Tag Archives: technology

Active Defense: Attribution is just not that important

Imagine owning a company and realizing you have been hacked and the hackers are disrupting operations or stealing trade secrets, intellectual property, private information, or even money.  As best as you can determine this did not just happen but has been going on for a while.  You hired a company to do an incident response, clean up, patch the holes and get you back up and running.  They may or may not have claimed to have secured your network, but state in no uncertain terms that any action beyond what they have done would be illegal.  Within months you notice the same activity.  So, you call the company again.  More money, more time, and more meetings about how much is being lost.  Do you call law enforcement?  Do you continue with the cyber security company and keep paying them?  Do you have a data breach notice responsibility to shareholders, the board, and customers/clients? 

What you need is a clear and concise plan of action to follow in these situations.

When lecturing on “Active Defense” I often hear comments like, “hack back is illegal,” “without attribution you might hurt an innocent bystander,” or my favorite, “you might start a war with China.”  So what is “Active Defense”?  Many people equate it to hack back.  My definition of “Active Defense” is “a clear and concise process or plan for addressing a compromise to the security of your network and/or the loss or theft of data.”  The process begins with an incident response and could ultimately end with hack back.  It includes a series of predetermined check points requiring leadership/CEO involvement in making various decisions.  One of the first decisions is whether, based on the information available and/or gathered, the attack is a one-time occurrence or an ongoing intrusion/breach.  If it is determined to be a one-time occurrence the decision is easy, initiate an incident response plan, clean up, patch holes, and provide notifications required by law.  If the attack appears to be ongoing some of the follow-up on decisions may include: what end-state the company is seeking (find the hacker and prosecute, block the attack, get data back, etc.); what intelligence/information should be gathered; what tools/techniques should be developed and/or used and how; as information is gathered and options presented, which should be considered and pursued; and many more, most of which are all dependent on the facts, information available, best interests of the company, the fiduciary responsibility, etc.  At each stage and as each decision is made risk, liability and legal issues are discussed, evaluated, and factored into the decision process

Okay, so why is attribution not that important? 

Certainly, being able to identify your attacker makes life much easier for you and your company.  Even if you can’t identify the attacker, being able to identify who owns the server being used to attack you makes life simpler.  You can simply call the owner of the company whose server has been compromised and is attacking your network and work together to block the hacker.  If, for some reason, the owner of the compromised server will not work with you then you can proceed as if he is the hacker.  You might contact law enforcement or if for some reason that decision has been ruled out or, law enforcement for some reason is not able to assist, then you might decide to take action to block the attacks.  At this point the leverage you can garner against the server owner is pretty great.  Chances are his server is not only being used to attack you but many other companies as well.  The server owner will likely not want all of the other companies to know his compromised server is responsible for their pain, assuming they are aware of it.  When this fact is revealed to him he may suddenly be more than ready to negotiate and assist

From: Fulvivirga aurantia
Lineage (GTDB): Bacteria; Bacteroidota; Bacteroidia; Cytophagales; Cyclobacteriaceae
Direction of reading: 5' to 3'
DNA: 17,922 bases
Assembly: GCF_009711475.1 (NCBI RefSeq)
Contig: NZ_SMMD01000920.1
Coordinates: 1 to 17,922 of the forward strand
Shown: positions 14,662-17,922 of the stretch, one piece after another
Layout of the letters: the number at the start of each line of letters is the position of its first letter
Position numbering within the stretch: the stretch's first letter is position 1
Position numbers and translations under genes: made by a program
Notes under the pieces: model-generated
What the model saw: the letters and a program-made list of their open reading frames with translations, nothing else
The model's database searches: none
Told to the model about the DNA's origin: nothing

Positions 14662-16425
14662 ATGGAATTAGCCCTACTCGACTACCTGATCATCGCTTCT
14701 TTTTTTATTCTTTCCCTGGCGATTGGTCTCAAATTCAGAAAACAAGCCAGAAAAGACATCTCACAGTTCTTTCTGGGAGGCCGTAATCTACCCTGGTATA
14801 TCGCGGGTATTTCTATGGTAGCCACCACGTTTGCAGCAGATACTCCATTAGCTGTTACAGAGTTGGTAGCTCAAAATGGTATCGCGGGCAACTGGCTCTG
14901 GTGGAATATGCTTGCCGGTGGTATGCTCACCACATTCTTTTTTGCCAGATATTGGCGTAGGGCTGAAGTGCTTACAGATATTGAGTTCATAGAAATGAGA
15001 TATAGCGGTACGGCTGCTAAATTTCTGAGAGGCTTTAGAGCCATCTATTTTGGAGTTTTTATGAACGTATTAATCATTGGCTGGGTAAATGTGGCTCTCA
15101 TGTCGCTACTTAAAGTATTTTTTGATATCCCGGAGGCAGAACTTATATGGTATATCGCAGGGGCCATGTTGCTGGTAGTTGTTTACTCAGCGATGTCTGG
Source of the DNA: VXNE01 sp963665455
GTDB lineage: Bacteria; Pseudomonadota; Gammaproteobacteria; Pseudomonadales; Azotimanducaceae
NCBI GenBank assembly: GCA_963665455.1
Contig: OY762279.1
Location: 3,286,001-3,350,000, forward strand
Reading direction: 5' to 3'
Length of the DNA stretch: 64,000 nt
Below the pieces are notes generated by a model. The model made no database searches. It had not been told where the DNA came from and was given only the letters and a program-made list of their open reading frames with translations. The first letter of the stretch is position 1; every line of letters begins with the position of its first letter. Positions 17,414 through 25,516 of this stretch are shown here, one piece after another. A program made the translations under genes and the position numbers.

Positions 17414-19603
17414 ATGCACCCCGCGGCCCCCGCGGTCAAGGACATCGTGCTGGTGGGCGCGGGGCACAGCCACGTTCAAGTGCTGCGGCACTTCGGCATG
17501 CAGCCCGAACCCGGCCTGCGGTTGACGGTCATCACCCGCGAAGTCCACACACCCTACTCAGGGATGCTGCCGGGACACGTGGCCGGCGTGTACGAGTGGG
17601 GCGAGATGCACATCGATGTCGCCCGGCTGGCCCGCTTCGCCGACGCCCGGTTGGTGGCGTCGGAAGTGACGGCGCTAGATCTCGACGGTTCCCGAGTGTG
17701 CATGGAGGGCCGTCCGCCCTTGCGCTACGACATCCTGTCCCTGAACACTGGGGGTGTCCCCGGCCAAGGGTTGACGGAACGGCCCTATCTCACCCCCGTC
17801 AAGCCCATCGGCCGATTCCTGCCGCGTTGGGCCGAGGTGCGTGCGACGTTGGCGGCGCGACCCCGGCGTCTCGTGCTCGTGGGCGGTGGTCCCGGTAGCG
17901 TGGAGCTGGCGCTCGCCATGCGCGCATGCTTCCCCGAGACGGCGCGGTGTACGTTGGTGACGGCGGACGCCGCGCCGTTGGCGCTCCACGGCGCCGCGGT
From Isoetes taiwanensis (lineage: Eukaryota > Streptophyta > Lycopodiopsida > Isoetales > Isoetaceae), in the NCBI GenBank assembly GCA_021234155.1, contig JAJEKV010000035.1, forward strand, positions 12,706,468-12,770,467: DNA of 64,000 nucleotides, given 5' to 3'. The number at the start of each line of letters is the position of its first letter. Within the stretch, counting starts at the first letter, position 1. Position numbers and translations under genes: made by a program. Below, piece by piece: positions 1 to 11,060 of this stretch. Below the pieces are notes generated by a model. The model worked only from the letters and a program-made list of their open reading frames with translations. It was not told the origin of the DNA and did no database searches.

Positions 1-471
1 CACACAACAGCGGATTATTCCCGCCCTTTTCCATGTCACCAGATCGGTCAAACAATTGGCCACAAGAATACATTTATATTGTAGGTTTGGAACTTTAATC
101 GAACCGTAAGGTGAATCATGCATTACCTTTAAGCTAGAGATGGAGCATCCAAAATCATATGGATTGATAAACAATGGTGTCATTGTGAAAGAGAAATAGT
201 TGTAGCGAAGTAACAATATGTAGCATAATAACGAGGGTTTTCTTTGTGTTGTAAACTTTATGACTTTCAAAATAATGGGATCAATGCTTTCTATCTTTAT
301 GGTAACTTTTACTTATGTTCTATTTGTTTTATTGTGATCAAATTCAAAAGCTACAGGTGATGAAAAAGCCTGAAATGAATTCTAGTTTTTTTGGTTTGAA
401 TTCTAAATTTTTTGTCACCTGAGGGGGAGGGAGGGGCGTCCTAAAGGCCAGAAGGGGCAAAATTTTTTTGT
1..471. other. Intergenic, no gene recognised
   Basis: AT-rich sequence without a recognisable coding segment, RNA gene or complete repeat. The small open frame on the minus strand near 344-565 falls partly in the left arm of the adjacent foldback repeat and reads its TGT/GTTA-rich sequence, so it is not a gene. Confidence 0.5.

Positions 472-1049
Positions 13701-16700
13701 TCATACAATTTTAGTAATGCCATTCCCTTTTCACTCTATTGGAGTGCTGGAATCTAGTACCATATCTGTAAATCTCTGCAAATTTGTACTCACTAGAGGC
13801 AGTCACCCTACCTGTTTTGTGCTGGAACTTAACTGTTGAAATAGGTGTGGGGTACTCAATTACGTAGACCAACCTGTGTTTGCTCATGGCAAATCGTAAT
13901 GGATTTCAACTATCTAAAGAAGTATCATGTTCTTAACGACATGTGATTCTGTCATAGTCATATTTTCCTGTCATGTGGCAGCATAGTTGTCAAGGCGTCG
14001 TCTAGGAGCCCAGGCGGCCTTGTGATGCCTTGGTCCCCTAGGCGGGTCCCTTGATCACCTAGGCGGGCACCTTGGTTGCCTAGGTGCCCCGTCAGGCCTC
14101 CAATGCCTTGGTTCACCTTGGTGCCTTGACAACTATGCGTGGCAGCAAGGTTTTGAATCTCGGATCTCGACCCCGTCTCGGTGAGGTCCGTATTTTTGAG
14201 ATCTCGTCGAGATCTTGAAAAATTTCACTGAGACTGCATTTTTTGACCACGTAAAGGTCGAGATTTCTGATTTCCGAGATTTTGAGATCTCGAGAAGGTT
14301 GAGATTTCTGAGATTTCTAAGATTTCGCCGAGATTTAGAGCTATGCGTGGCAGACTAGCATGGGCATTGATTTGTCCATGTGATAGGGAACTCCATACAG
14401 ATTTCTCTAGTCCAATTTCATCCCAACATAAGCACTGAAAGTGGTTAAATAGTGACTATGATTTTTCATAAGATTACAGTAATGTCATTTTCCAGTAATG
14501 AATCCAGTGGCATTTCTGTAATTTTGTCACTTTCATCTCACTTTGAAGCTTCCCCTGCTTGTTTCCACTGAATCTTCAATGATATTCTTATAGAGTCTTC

In many cases though, you will not be able to determine the identity and/or whereabouts of the server owner. 

In that case, if you strike back and inspect the server attacking you, have you lashed out at an innocent bystander?  Many people claim just that.  I would argue this person is a victim like you, but innocent bystander, not even close.  Consider the 2006 movie “Firewall” with Harrison Ford.  His wife and daughter were kidnapped and the kidnappers, using this leverage, forced him to hack into a bank he was hired to protect and steal millions of dollars for them.  Now, granted, I like Harrison Ford, but, if he is stealing my money he’s not an innocent bystander.  He is a victim, but, if it is me or him, choices must be made.  Equally, if it is my company losing thousands or millions of dollars, then attacking the server being used to attack me seems like a pretty good option and it is “game on!”  This is where, depending on how you accomplish blocking the attack against your network, self-defense becomes a factor and part of the decision-making process.  I will leave self-defense for the next installment in this series of blogs entries.

When Is Electronic Espionage an ‘Act of War?”

Is the U.S. engaged in a “cyber war?” 

Until recently the identity of the perpetrators of cyber-attacks against U.S. networks, infrastructure and the military were clouded in suspicion and not spoken of out loud.  There has been much speculation about cyber war or a cyber-Pearl Harbor, but no official declaration of what constitutes cyber war or naming of names, until now. 

In March, General Keith Alexander, speaking before Congress, and in May, Secretary of Defense Leon Panetta, during an interview with ABC News, outwardly named China as the main perpetrator and identified criteria for defining cyber war.  General Alexander, the Director of NSA and CYBERCOM commander, stated, “China is stealing a ‘great deal’ of military-related intellectual property from the United States and was responsible for last year’s attacks against cyber security company RSA . . . .”[1] Secretary of Defense Panetta said, “Well, there’s no question that if a cyber attack, you know, crippled our power grid in this country, took down our financial systems, took down our government systems, that that would constitute an act of war.”[2]

Over the last year the Department of Homeland Security (DHS) has voiced their concern over the vulnerability of our critical infrastructure, oil and gas refineries, electric grids and nuclear reactors, to potential cyber-attacks. If you are not fully convinced of the threat, consider the “Shady RAT (remote access tool)” report by McAfee wherein they identify companies and governments which recently discovered that hackers have been in their networks for the last five or six years undetected.[3]

One might conclude that a clear picture is emerging, but is it?